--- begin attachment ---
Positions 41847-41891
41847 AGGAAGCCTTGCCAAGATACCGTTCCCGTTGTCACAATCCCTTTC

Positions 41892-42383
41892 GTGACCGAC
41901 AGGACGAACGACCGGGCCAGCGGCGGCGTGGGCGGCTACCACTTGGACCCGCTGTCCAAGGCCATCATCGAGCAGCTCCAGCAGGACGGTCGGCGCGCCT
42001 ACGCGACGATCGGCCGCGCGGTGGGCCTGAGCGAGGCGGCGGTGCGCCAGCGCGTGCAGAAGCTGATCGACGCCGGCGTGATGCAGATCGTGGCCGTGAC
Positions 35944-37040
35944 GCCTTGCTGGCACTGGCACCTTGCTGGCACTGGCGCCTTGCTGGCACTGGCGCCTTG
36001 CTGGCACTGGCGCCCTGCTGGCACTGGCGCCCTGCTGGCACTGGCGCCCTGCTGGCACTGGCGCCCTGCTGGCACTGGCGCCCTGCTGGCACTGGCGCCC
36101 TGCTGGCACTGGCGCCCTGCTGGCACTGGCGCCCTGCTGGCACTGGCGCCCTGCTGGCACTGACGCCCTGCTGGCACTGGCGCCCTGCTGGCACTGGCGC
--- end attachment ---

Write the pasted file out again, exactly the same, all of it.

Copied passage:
Positions 41847-41891
41847 AGGAAGCCTTGCCAAGATACCGTTCCCGTTGTCACAATCCCTTTC

Positions 41892-42383
41892 GTGACCGAC
41901 AGGACGAACGACCGGGCCAGCGGCGGCGTGGGCGGCTACCACTTGGACCCGCTGTCCAAGGCCATCATCGAGCAGCTCCAGCAGGACGGTCGGCGCGCCT
42001 ACGCGACGATCGGCCGCGCGGTGGGCCTGAGCGAGGCGGCGGTGCGCCAGCGCGTGCAGAAGCTGATCGACGCCGGCGTGATGCAGATCGTGGCCGTGAC
Positions 35944-37040
35944 GCCTTGCTGGCACTGGCACCTTGCTGGCACTGGCGCCTTGCTGGCACTGGCGCCTTG
36001 CTGGCACTGGCGCCCTGCTGGCACTGGCGCCCTGCTGGCACTGGCGCCCTGCTGGCACTGGCGCCCTGCTGGCACTGGCGCCCTGCTGGCACTGGCGCCC
36101 TGCTGGCACTGGCGCCCTGCTGGCACTGGCGCCCTGCTGGCACTGGCGCCCTGCTGGCACTGACGCCCTGCTGGCACTGGCGCCCTGCTGGCACTGGCGC